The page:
Sunday, May 20, 2018

Bookish Thoughts: The Book of Unknown Americans by Cristina Henríquez

Back then, all we wanted was the simplest things: to eat good food, to sleep at night, to smile, to laugh, to be well. ~ Opening of The Book of Unknown Americans

The Book of Unknown Americans by Cristina Henríquez
Knopf, 2014
Fiction; 286 pgs
Source: Going Postal Mail Group

The Book of Unknown Americans is a fitting title for this poignant story of two families, young love, and the obstacles one might face trying to find a place in a new culture and society. Maribel Rivera and her parents arrive at the Redwood Apartments in Delaware with very little. They left behind a relatively prosperous life in Mexico after an accident leaves Maribel with a traumatic brain injury. Her parents want the best for her, hoping a special school in the United States will bring their old daughter back to them. Then there is Mayor Toro who wishes he was more like his brother the soccer star and college student. His family has been in the United States for fifteen years, having come over from Panama, fleeing their war torn country.

Through Arturo and Alma Rivera, Maribel’s parents, the reader gets a real sense of what it was like for them: homesickness, being strangers to the country, not speaking the language, and adapting to their environment as best they can. Arturo was able to secure a work visa, but his job in the U.S. is a definite step down for what he had been doing in Mexico. The hours are long and the conditions are quite rough. Such a simple thing as finding a store and shopping is a challenge. The author conveys the loneliness and outsider-ness the Riveras feel so well. My heart broke from them. They left behind comfort and home for such a bland and cold place . . . There is one scene in which Alma gets lost, missing her stop while on the bus, and she struggles to make it back home, knowing her daughter is getting home from school and expecting her to greet her. My heart broke for Alma. Her desperation and fear. Unable to really communicate with those around her, not really knowing where she was.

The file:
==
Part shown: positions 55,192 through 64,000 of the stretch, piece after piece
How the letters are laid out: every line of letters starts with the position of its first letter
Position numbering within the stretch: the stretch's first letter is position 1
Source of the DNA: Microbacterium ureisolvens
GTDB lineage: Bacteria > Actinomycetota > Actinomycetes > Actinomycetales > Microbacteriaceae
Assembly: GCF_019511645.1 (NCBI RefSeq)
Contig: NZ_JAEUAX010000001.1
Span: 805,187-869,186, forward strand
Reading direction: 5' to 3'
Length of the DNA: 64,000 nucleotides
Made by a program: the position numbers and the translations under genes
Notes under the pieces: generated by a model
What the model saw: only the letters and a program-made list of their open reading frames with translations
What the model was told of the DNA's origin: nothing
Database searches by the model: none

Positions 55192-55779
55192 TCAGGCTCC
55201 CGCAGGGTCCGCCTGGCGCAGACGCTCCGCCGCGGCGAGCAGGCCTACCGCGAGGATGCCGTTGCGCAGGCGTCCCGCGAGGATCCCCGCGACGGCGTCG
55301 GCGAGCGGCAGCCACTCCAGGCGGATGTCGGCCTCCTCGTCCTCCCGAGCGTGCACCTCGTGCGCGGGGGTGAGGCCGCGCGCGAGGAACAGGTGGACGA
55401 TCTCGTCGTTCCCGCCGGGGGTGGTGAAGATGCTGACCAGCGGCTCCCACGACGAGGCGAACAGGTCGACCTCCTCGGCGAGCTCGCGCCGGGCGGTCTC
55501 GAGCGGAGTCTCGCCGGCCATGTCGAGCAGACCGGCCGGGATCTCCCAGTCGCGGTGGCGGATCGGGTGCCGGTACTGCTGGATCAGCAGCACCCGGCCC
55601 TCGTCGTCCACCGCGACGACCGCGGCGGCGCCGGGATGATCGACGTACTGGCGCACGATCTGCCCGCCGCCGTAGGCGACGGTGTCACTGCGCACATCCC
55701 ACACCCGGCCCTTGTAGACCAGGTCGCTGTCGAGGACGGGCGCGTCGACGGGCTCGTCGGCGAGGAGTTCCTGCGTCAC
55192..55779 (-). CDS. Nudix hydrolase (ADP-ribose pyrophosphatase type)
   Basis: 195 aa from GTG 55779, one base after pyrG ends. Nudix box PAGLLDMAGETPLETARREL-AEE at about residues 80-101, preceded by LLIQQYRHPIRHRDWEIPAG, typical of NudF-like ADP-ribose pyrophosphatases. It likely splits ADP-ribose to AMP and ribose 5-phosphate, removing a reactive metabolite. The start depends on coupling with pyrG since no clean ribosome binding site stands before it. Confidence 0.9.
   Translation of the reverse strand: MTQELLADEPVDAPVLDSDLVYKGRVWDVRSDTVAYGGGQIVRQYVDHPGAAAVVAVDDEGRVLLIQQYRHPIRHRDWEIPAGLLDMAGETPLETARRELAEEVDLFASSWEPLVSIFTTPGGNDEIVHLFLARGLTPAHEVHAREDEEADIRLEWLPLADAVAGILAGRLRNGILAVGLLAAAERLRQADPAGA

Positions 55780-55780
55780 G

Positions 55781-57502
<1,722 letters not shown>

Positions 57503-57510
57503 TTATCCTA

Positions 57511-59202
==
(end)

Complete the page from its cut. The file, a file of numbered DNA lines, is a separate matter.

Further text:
It was interesting too to examine the relationships between the characters. Child and parent. Husband and wife. Brothers and friends. There was a definite strain in Alma and Arturo’s relationship—from the accident that injured Maribel to the move to a new country. And also in Rafael and Celia Toro’s marriage. The relationship between Mayor and his father is a tense one, Rafael’s expectations of his son are a particular strain on their relationship, and Mayor feels like he must lie to his father instead of telling him the truth.

Alma and Arturo very clearly love each other and their daughter, and will do just about anything for her. They aren’t quite sure what to make of the growing friendship between Maribel and the neighbor boy Mayor, but they are open to it as they begin to see improvement in their daughter’s condition. Mayor is taken by Maribel’s beauty from the very first, although put off by her initial—seemingly--disinterest. The more he gets to know her and the more he draws her out, and the closer they become. I came to really like Mayor and rooted for him and Maribel, even as their parents weren’t sure what to make of their growing closeness. The Riveras are very protective of their daughter, which is understandable.